EJToday: Top Headlines
EJToday is SEJ's selection of new and outstanding stories on environmental topics in print and on the air, updated every weekday. SEJ also offers a free e-mailed digest of the day's EJToday postings, called SEJ-beat. SEJ members are subscribed automatically, but may opt out here. Non-members may subscribe here. EJToday is also available via RSS feed. Please see Editorial Guidelines for EJToday content.
Republicans in Congress are whipping up fear among Midwest farmers that EPA will burden them with tighter dust-control regulations. The only problem is that it isn't true.
"Arizona farmer Kevin Rogers has a new routine in the morning: Checking the wind. If it’s too high, he’s required to park his tractors and combines for the day to keep from kicking up dust that’s long been a major cause of air pollution in the Phoenix area.
"More Americans than last year believe the world is warming and the change is likely influenced by the Republican presidential debates, a Reuters/Ipsos poll said on Thursday.
The percentage of Americans who believe the Earth has been warming rose to 83 percent from 75 percent last year in the poll conducted Sept 8-12.
U.S. Republican presidential candidates, aside from Jon Huntsman, have mostly blasted the idea that emissions from burning fossil fuels and other human actions are warming the planet.
"The Environmental Protection Agency will miss an end-of-month target for proposing greenhouse gas regulations for power plants, the head of the EPA said on Wednesday."
"The latest probe into last year's Gulf of Mexico blowout and oil spill -- a federal report that blames much of the disaster on poor management decisions by BP PLC -- has elicited strong but varied responses on Capitol Hill, but its chances of prompting immediate legislative action remain slim."
"If you think about it too hard, you might be bothered by the fact that many 'pro-life' members of Congress are the same ones that want to gut environmental regulations that protect expectant mothers and their unborn children. Take, for example, the bill a House subcommittee passed on Wednesday that would block the EPA from implementing rules on mercury from cement plant smokestacks, as well as other toxic emissions. The legislators behind it claim to be pro-life, which has prompted the Evangelical Environmental Network to launch a new campaign taking those lawmakers to task."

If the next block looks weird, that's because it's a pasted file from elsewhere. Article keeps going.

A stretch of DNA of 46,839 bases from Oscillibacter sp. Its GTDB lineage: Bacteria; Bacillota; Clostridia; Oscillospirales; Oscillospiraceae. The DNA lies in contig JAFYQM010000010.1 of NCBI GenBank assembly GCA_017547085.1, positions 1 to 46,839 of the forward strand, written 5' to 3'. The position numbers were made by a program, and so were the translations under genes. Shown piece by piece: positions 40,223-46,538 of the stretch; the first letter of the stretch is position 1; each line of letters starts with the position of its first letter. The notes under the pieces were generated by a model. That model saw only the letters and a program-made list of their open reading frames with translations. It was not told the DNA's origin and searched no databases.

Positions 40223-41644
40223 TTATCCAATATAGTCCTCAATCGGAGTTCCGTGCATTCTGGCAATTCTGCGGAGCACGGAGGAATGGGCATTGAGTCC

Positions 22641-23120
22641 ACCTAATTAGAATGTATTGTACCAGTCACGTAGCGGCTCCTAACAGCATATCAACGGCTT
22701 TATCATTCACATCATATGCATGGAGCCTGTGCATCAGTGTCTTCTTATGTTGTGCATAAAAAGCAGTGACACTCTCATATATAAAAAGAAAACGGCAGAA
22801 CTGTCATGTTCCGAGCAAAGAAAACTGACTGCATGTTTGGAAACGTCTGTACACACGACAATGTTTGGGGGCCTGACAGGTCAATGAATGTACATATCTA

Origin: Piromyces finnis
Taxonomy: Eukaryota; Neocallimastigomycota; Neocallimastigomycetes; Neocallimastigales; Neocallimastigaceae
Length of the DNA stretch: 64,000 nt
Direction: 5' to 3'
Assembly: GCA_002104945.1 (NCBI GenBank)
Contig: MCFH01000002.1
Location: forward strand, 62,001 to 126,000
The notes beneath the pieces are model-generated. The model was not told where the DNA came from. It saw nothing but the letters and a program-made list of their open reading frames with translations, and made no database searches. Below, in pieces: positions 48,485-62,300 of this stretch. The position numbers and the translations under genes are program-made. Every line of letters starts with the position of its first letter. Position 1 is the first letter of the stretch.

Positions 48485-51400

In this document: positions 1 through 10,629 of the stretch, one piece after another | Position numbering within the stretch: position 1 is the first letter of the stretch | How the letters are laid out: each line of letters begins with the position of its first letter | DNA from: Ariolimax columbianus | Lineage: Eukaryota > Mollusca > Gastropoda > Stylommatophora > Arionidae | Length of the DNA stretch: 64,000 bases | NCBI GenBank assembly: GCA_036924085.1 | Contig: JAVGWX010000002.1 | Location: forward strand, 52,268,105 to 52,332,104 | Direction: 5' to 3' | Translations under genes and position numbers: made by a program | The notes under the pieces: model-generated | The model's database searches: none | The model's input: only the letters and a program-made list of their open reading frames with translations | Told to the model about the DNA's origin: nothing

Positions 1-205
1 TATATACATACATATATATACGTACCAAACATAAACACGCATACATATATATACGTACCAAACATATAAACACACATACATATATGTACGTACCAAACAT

"Republican lawmakers, escalating the political furor over the collapse of a solar equipment manufacturer that received a $528 million government loan, released excerpts from Obama administration e-mails on Wednesday suggesting that the White House pressed federal officials to wrap up their review of the loan quickly for political purposes."
"Efforts to shore up FEMA disaster aid advanced Tuesday in the Senate, setting up a showdown with the Republican-led House where leaders have insisted supplemental aid be paid for with comparable spending cuts elsewhere."
"U.S. power plants can comply with new environmental rules without disrupting the supply of electricity if providers and local authorities have time to plan for the changes, energy regulators told congressional Republicans seeking to unwind the rules."
"A new story in The Wall Street Journal confirms all my worst suspicions about Obama's cave on ozone regulations, namely that it was a) a crass political move, b) driven by new Chief of Staff Bill Daley, and c) based on daft political logic."
"Two weeks after the bankruptcy of a solar company that got $527 million in government loans, the House Energy and Commerce Committee will hold a hearing on Wednesday to explore what went wrong."
"U.S. coal companies have pumped $1.5 million into House Speaker John Boehner's political operation this year, a sign of the industry's beefed-up efforts to fight new and proposed regulations from the Obama administration."
"Central Basin Water District pays for positive stories by a firm that Google considers a news site. Officials call it innovation, but open government advocates fear it blurs the line between news and publicity."
"Citing state sovereignty and economic hardship, Republican lawmakers said Tuesday that they wanted to give Congress the authority to veto presidents' national monument designations, a power used by nearly every executive since Theodore Roosevelt."
"This week marks two anniversaries of global green campaigning groups that could scarcely be more different, while holding almost identical aims."